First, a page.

1–1 1/2 teaspoons Dijon mustard
1 1/4 teaspoons sea salt
1 teaspoon dried rosemary or 2 teaspoons fresh rosemary leaves
1/4 teaspoon ground dried sage
1 medium-large clove garlic
2 tablespoons freshly squeezed lemon juice
2 lightly packed cups cooked and cooled brown rice
1 cup plus 2 tablespoons rolled oats
Topping Options (see note)
21/2 tablespoons barbecue sauce
1–2 tablespoons rolled oats
2 tablespoons almond meal
1 tablespoon rolled oats
Pinch of sea salt
Preheat oven to 375°F. Lightly wipe a glass loaf pan with a smidgen of oil. Line the bottom of the pan with a strip of parchment paper (place it in so it hangs over the short ends of the pan; this helps for easier removal of the veggie loaf from the pan).
In a food processor, add the carrots, almonds, green onions, nutritional yeast, Dijon mustard, sea salt, rosemary, sage, garlic, and lemon juice. Process until the mixture smooths out and starts to become sticky, scraping down the bowl as needed.
Add the rice and puree. At this point the mixture should be sticky enough to hold slightly when pressed. Add the oats and process through.
Transfer the mixture to the prepared pan and evenly distribute.
If using the BBQ topping, spread the sauce over the top of the loaf, and then sprinkle on the oats.
If using the dry topping, combine the almond meal, oats, and salt in a small bowl, and then sprinkle over the loaf.
Cover the dish with foil and bake for 33–35 minutes. Remove foil and bake for another 5–7 minutes. Remove from the oven and let stand for about 5 minutes, then slice and serve.
Toppings Note: If you don’t care for barbecue sauce, you may prefer the dry topping. The dry topping adds a slight crunch, and is a nice option if pairing with the Home-Style Gravy.
Mushroom Gravy from Blissful Bites
You are going to flip about how yummy, rich, and savory this gravy is; yet, it’s the healthiest version ever. My recipe tester thought it was so amazing that it could be bottled as a Christmas gift!
Makes about 4 cups
2 tablespoons safflower oil
½ onion, diced (optional)
8 mushrooms, stems removed and sliced
1 teaspoon dried sage
1 teaspoon thyme
1 teaspoon black pepper
Pinch sea salt
4 cups vegetable stock
2 tablespoons tamari or soy sauce
2 tablespoons balsamic vinegar
½ cup nutritional yeast
½ cup barley flour (or other whole-grain flour), plus additional flour as needed
2 tablespoons white miso, dissolved in ½ cup stock
Parsley, for garnish
Heat oil in large pot. Sauté onion, if using, with a pinch of sea salt until translucent, about two minutes. Stir in mushrooms. Add spices and sauté another two minutes. Add 3 ½ cups of the stock, tamari, and vinegar. Slowly add in nutritional yeast and flour, stirring continuously with a whisk to prevent lumping. Add the remaining stock and miso while whisking. Simmer until gravy thickens, about 15 minutes.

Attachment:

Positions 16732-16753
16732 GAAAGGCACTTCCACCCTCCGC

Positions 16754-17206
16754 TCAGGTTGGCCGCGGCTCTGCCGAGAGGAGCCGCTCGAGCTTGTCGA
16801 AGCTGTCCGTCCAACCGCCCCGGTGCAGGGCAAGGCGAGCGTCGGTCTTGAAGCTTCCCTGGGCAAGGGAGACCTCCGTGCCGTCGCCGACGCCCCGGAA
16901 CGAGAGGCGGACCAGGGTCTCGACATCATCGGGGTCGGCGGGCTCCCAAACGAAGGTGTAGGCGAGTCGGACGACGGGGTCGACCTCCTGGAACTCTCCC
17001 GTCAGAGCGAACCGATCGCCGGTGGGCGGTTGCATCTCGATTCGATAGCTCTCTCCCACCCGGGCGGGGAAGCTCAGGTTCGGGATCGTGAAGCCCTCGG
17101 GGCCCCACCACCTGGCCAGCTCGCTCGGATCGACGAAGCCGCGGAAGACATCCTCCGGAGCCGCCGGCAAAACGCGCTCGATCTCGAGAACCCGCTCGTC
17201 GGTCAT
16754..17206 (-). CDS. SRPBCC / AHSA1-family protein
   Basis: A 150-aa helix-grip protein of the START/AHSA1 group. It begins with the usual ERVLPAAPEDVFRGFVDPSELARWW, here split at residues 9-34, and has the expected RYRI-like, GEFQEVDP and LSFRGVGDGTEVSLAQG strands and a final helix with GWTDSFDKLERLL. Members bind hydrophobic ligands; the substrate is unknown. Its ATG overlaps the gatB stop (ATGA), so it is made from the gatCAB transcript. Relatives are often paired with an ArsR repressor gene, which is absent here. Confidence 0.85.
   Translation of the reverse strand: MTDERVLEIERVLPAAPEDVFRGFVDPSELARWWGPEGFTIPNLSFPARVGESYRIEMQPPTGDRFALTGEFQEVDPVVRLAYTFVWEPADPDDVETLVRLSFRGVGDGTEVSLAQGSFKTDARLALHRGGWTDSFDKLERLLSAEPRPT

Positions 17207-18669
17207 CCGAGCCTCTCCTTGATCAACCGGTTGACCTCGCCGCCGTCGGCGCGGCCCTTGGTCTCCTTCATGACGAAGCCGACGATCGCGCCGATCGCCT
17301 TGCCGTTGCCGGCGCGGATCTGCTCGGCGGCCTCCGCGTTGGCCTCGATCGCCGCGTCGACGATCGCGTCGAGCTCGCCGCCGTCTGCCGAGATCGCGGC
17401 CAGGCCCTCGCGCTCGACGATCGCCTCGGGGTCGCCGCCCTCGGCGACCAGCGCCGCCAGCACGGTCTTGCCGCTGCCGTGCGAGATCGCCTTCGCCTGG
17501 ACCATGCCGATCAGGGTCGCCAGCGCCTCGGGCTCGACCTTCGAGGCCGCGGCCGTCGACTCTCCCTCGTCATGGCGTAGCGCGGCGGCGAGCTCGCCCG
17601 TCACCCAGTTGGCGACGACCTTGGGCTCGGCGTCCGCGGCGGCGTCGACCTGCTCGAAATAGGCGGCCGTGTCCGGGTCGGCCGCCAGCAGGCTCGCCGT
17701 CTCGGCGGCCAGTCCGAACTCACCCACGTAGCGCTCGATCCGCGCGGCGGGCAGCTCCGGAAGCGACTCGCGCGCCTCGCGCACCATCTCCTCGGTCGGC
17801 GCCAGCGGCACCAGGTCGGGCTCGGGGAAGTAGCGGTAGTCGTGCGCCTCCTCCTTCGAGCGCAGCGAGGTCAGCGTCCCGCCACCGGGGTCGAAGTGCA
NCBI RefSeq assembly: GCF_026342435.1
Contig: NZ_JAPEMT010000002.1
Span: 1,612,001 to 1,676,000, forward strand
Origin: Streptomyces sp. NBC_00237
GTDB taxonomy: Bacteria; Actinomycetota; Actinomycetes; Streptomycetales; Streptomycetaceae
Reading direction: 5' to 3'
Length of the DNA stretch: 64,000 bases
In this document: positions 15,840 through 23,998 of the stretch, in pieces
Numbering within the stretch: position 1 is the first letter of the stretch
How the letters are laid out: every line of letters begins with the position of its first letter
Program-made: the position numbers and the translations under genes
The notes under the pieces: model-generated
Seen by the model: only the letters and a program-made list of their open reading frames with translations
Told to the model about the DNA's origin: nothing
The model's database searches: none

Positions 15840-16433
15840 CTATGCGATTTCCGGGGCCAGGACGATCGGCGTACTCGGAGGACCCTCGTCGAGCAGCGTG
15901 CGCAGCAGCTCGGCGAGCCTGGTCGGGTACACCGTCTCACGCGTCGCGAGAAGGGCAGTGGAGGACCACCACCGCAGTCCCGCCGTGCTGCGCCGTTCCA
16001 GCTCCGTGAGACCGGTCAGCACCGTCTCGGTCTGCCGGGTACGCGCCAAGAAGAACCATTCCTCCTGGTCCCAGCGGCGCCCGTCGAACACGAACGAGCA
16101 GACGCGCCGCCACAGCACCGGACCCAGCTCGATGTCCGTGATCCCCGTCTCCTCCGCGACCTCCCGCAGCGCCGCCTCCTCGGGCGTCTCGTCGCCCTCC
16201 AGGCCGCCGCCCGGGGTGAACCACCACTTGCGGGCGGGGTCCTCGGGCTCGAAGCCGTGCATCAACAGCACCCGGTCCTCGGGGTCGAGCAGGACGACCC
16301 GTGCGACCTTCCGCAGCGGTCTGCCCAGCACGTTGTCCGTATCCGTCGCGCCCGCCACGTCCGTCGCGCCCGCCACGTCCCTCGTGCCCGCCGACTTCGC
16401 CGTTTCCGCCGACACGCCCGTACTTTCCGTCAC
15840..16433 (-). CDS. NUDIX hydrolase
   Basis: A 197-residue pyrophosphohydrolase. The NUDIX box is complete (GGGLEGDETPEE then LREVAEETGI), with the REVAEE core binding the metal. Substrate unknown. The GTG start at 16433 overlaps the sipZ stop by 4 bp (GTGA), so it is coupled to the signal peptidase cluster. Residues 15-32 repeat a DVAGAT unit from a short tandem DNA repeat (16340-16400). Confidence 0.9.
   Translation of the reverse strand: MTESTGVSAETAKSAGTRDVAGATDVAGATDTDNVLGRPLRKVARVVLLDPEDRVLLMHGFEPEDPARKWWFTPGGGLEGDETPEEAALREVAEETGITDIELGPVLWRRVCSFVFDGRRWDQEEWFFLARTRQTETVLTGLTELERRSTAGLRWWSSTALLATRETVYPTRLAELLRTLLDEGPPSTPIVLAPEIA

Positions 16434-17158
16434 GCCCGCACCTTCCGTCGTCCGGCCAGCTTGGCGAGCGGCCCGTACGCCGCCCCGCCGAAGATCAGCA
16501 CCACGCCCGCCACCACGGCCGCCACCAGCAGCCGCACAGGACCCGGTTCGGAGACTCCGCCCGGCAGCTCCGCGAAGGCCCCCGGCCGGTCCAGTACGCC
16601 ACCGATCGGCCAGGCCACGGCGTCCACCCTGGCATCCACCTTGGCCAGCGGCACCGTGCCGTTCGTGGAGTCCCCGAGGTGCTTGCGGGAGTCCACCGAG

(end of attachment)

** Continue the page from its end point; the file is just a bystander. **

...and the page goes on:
Taste and adjust sea salt and spices as needed. Add more flour gradually to get the thickness you prefer.
To serve, spoon a mound of millet on plate, top with gravy and garnish with parsley.
Sweetly Southern Pecan Pie Squares from Love Fed
My dear mother, Anna Maria Perrone, was born and raised in Italy and by default happens to be a really good “mama” cook. You know, the ones with the big hips (sorry, Mom, but this is a sign of a woman who eats as well as she cooks) who are always waving a wooden spoon? That’s my mom. As a result, I’m a lucky girl. She always cooked for me, my three sisters, and my dad, Italian food mostly, but some really wonderful simple American dishes, too.
Holiday time, in particular, was nirvana. Like all kids, my sisters and I would get excited around the holidays, anticipating a lot of gift unwrapping on Christmas morning. But the joy that filled our home during those days was just as much (if not more) due to what was going on in the kitchen. Every holiday season, my mother, sisters, and I spent hours baking cookies, pies, and cakes to go with the well-planned Italian-American lunch and dinner menus my mother was famous for. We’d be in the kitchen working (with them doing most of the work since I wasn’t much of a cook in those days) while my dad would be in the living room, cranking up CDs to cheer us on.
One of my mom’s best desserts was the classic pecan pie. With memories of my family’s Christmas baking traditions dancing in my head, I recreated it to raw/vegan specifications one cold winter’s day, working it into a square pan instead of a pie plate. While it’s certainly festive enough for the holidays, it’s also a wonderful treat any time of year.
Yield: One 8×8″ square | Prep time: 30 minutes
1 c. cashew flour
1 tbsp. coconut crystals
1 tbsp. lucuma powder
1 tsp. ground cinnamon
1 tsp. vanilla bean powder or vanilla extract
2 tbsp. honey
1 tsp. vanilla extract
1 c. pecans
3 tbsp. coconut nectar or maple syrup
1 tsp. maple extract or maple syrup
1 tsp. vanilla extract
24 pitted dates
1 tsp. vanilla bean powder or vanilla extract
2–4 tbsp. filtered water
1 tsp. maple extract or maple syrup
Coconut nectar, for garnish (optional)
Line an 8×8″ square pan with parchment paper.
To make the crust: Place the cashew flour, coconut crystals, lucuma powder, cinnamon, vanilla bean powder, honey, and vanilla extract in a food processor and process until the mixture sticks together when pressed between your fingers. Press the crust into the bottom of the square pan, approximately 1⁄4″ thick. Set aside and make the topping.
To make the topping: In a small mixing bowl, combine the pecans, coconut nectar, maple extract, and vanilla extract. Stir gently until the pecans are well coated. Set aside and make the filling. To make the filling: In a food processor, combine the dates, vanilla bean powder, 2 tbsp. of the water, and maple extract and process until a gooey paste forms, adding more water as needed.
To assemble: Using a spatula, spread the filling evenly over the pressed crust. Spread the topping over the filling until the whole top is covered. If desired, lightly drizzle coconut nectar over the top for a nice finished glaze. Serve immediately or store in the refrigerator for up to 3 days.